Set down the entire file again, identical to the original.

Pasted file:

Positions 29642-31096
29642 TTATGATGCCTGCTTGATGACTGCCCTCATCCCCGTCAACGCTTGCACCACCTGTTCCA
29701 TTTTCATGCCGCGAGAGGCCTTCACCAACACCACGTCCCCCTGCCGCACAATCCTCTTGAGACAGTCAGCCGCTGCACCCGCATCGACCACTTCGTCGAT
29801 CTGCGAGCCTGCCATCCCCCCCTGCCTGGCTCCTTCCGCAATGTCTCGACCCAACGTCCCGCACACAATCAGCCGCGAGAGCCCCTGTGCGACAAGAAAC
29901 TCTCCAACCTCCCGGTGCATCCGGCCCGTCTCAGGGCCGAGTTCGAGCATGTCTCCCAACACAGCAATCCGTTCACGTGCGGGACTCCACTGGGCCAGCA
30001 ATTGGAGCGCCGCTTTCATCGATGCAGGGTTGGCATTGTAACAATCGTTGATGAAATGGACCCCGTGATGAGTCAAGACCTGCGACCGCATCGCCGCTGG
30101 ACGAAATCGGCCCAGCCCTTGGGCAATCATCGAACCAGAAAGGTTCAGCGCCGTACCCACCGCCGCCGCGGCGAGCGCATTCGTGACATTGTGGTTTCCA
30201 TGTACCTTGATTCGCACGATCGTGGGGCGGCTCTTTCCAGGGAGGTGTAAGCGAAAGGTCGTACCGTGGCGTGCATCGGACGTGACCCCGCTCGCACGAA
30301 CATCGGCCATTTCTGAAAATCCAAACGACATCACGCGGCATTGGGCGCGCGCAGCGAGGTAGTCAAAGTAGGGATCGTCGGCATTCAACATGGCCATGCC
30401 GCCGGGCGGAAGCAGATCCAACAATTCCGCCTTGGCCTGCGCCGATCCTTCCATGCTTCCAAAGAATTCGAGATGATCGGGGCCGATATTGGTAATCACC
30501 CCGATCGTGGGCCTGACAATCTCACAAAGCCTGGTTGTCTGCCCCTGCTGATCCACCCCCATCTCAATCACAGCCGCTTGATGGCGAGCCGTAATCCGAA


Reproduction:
Positions 29642-31096
29642 TTATGATGCCTGCTTGATGACTGCCCTCATCCCCGTCAACGCTTGCACCACCTGTTCCA
29701 TTTTCATGCCGCGAGAGGCCTTCACCAACACCACGTCCCCCTGCCGCACAATCCTCTTGAGACAGTCAGCCGCTGCACCCGCATCGACCACTTCGTCGAT
29801 CTGCGAGCCTGCCATCCCCCCCTGCCTGGCTCCTTCCGCAATGTCTCGACCCAACGTCCCGCACACAATCAGCCGCGAGAGCCCCTGTGCGACAAGAAAC
29901 TCTCCAACCTCCCGGTGCATCCGGCCCGTCTCAGGGCCGAGTTCGAGCATGTCTCCCAACACAGCAATCCGTTCACGTGCGGGACTCCACTGGGCCAGCA
30001 ATTGGAGCGCCGCTTTCATCGATGCAGGGTTGGCATTGTAACAATCGTTGATGAAATGGACCCCGTGATGAGTCAAGACCTGCGACCGCATCGCCGCTGG
30101 ACGAAATCGGCCCAGCCCTTGGGCAATCATCGAACCAGAAAGGTTCAGCGCCGTACCCACCGCCGCCGCGGCGAGCGCATTCGTGACATTGTGGTTTCCA
30201 TGTACCTTGATTCGCACGATCGTGGGGCGGCTCTTTCCAGGGAGGTGTAAGCGAAAGGTCGTACCGTGGCGTGCATCGGACGTGACCCCGCTCGCACGAA
30301 CATCGGCCATTTCTGAAAATCCAAACGACATCACGCGGCATTGGGCGCGCGCAGCGAGGTAGTCAAAGTAGGGATCGTCGGCATTCAACATGGCCATGCC
30401 GCCGGGCGGAAGCAGATCCAACAATTCCGCCTTGGCCTGCGCCGATCCTTCCATGCTTCCAAAGAATTCGAGATGATCGGGGCCGATATTGGTAATCACC
30501 CCGATCGTGGGCCTGACAATCTCACAAAGCCTGGTTGTCTGCCCCTGCTGATCCACCCCCATCTCAATCACAGCCGCTTGATGGCGAGCCGTAATCCGAA